Soccer scholarships to the USA are luring any number of our best footballing talents abroad, and one of our latest exports, Emma Boyack, has done very nicely in scoring herself a job for the Boise!
Boise State University in Idaho is where the Wanganui-born goal-getter will be studying psychology or sociology over the next four years - as well as playing football, of course!
“I want to pull on the New Zealand jersey once again”, says the former Under-17, Under-18 and Secondary Schoolgirls representative, “ideally for the national team. So I see my move to the USA as being very important for me in order to further both my footballing career, and myself personally”.
It's a huge leap into the unknown for a young lady whose soccer career, until now, has been based in Palmerston North. “My two older brothers, David and Richard, and twin brother William played the game, and I started playing backyard soccer every day with them.
“I must have enjoyed it because I joined William's team when aged six. It just went from there”, says Emma, who turns twenty this month, and who isn't the only national representative in an extended family.
As well as her soccer-playing brothers, she has a step-brother and step-sister, a half-brother, and an older sister, Rachel, who sings in the national choir!
“My brothers and family taught me to be hard”, says Emma of life as the kid sister in the Boyack clan. “They weren't soft on me, just `cause I was a girl, that's for sure!”
That hardened edge has served Emma well, as several opposing defenders and goalkeepers can well testify. For this lover of Mum's cooking soon developed a handy knack during her formative footballing years at
Palmerston North End and in the boys' team at Ross Intermediate - the ability to score goals … lots of goals.
“I tend to lose count nowadays“, she says modestly, “but in 1998 I scored 114 goals in total for Ross Intermediate and Manawatu Under-13s. I'm pretty proud of that achievement”.
As well she should be, given how nicely it sits alongside her Golden Boot awards from both the 2001 and 2002 NZ Secondary Schoolgirls National Tournaments, and the 2003 National Women's League Golden Boot award, which she shared with Central Soccer team-mate Ella Wiebe.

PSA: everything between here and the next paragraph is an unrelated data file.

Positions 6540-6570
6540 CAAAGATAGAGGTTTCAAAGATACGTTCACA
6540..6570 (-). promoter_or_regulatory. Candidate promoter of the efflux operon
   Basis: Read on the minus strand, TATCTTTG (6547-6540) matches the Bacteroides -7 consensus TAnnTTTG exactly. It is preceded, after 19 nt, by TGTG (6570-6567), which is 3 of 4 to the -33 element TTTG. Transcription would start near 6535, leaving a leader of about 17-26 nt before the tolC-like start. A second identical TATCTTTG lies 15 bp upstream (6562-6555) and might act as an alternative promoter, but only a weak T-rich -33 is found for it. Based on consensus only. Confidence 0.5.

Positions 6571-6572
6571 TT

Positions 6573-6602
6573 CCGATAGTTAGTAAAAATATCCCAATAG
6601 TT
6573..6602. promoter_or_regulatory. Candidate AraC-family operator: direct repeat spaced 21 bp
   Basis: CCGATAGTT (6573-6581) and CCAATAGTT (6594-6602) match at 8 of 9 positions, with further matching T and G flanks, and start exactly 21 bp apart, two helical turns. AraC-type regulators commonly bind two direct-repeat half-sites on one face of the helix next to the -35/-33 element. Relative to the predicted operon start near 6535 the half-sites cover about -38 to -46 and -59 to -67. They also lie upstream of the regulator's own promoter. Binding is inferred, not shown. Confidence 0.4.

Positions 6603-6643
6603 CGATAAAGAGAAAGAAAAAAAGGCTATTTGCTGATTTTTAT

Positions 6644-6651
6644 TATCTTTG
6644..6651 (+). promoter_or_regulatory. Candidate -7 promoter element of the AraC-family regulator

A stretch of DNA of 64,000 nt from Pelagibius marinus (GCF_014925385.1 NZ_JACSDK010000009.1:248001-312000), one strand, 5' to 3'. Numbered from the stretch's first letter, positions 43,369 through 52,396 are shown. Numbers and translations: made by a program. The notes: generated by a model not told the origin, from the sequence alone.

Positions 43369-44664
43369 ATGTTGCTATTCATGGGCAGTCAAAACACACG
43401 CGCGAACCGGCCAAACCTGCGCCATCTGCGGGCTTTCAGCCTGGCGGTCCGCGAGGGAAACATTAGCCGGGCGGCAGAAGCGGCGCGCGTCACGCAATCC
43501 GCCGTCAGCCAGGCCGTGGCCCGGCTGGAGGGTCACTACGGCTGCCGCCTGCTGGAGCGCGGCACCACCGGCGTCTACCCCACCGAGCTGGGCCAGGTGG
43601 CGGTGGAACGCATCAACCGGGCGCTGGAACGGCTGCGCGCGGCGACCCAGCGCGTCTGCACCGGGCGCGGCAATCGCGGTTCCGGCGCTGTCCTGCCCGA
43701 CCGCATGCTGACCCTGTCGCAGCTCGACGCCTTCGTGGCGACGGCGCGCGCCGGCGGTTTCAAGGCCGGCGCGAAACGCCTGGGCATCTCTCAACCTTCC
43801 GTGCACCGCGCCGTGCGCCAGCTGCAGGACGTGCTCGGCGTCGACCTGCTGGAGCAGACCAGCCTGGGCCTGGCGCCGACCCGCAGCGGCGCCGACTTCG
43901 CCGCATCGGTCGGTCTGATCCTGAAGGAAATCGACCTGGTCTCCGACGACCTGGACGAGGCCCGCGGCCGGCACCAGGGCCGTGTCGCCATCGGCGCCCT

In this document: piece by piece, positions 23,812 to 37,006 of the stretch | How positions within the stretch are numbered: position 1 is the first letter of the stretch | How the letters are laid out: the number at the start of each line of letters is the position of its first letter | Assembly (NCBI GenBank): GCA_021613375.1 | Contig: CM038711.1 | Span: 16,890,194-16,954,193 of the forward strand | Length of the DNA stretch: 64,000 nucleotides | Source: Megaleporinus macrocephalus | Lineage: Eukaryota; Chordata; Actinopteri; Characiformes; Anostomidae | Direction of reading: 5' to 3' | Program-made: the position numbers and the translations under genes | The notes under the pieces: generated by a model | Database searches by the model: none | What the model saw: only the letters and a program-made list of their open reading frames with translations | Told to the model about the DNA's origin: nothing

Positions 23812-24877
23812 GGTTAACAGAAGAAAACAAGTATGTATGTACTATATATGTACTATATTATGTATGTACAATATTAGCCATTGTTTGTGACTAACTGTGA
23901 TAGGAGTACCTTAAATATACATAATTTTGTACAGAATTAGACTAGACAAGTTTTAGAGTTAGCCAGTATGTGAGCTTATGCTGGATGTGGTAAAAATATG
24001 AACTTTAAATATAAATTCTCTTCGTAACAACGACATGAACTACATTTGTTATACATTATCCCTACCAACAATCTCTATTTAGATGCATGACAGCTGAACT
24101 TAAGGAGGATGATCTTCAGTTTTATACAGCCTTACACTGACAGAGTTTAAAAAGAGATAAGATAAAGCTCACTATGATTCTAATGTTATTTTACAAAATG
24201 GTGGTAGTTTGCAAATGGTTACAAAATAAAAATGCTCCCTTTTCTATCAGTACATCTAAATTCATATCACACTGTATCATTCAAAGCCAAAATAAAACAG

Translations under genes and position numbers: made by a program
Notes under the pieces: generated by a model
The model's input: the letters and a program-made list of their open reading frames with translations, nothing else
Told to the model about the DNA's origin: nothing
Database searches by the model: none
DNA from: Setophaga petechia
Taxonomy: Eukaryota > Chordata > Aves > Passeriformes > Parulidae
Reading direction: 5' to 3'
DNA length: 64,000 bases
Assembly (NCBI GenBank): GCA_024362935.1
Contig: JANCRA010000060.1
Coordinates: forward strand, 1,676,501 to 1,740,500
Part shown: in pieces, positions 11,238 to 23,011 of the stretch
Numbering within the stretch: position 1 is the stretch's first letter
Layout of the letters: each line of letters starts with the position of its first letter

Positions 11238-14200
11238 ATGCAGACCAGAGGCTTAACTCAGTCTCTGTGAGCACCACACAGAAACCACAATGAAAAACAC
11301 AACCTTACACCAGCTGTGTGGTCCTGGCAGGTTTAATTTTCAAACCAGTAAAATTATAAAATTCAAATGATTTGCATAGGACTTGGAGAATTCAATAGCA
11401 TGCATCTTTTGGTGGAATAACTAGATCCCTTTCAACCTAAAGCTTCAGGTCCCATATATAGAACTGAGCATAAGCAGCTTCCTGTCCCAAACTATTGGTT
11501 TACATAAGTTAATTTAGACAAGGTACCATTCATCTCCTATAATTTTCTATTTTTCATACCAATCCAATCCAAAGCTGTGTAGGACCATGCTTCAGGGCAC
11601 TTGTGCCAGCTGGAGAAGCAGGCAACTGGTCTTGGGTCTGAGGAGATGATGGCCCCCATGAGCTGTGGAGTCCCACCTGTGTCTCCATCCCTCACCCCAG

“I was presented with the award for the player with most potential at Massey University that year, too”, recalls the former Palmerston North Girls High School soccer star, “while in 2004, I was Massey's MVP, and top scorer in both the Central League and Capital League competitions”.
It's hardly surprising to learn, then, that this former Manawatu and Central Soccer representative ranks Arsenal's goalscoring machine, Thierry Henry, among her favourite players. “Christiano Ronaldo is another - they're both classy performers”, says Emma, who, after finishing her schooling in 2003, took a year off
In action for Central at Capital, 2004
with Ella Wiebe - 2003 Golden Boot winners
Emma celebrates a goal v. Mainland in 2003
photo courtesy Kevin Clarke Photography
before applying for her scholarship.
It's clear from this action alone that this is someone who knows what she wants out of life, and what she wants to do in it. “I'm very interested in people and their nature - how they become who they are, in other words. Hence my interest in psychology and sociology.
“Once I've finished my studies, I want to help people who are disadvantaged”, says a young footballer who considers the community factor - “how everyone looks out for each other” - as her favourite thing about `Palmy', her adopted home town.
“What I'll miss most about home is everything that's familiar”, she says of her scholarship at Boise. “I'll sorely miss my family, and will definitely miss Mum's cooking - she tells me she'll miss me as well!!
“On the plus side, however, there's the travel factor - something I definitely like to do. Our road trips take us to Arizona, Montana, Louisiana, Utah and Texas, and we even get to play in Hawaii!
“Earlier this year, I made my first visit to England, where my Dad lives. I spent three months there, and by the time I returned home, I was a Birmingham City fan, since the is where the family is based. It's nice to have had that experience, and wearing my City shirt is a reminder of my home back there”.
During her spell in Brum, Liverpool visited St. Andrew's, and The Reds made quite an impression on Emma, particularly given her proximity to the pitch. “We got seats right near one of the corner flags, so I was taking photos of Steven Gerrard and company from all of five metres away - it was a brilliant experience, especially being so close to the action.
“Watching them progress through and eventually win the UEFA Champions League was pretty special, knowing I'd seen them in action at first hand, and I guess it inspired me a lot with my soccer. What happened that night in Istanbul was the most amazing thing I've seen in football to date”.
Just like the European Cup-winning captain, Emma aims to “become the best player I can, and something else I want to do in years to come is teach others what I've learnt about the game.
“I've coached a school team before at PNGHS, which will help stand me in good stead, but what I'm very conscious of is that in a place like Palmerston North, there are fewer opportunities open to you to achieve than there are in, say, Auckland.
“I'm keen to show others from back home, and from other provincial cities and towns at the same time, that those opportunities are also there for them to seize upon and make their own - they're there if you want them”.
Emma Boyack has certainly grabbed hers with both hands, and as she embarks on her `job with the Boise', she'll be looking to continue her prolific goalscoring exploits, which she hopes will help her score herself a place in New Zealand's Women's World Cup and Olympic Games qualifying plans in the not-too-distant future.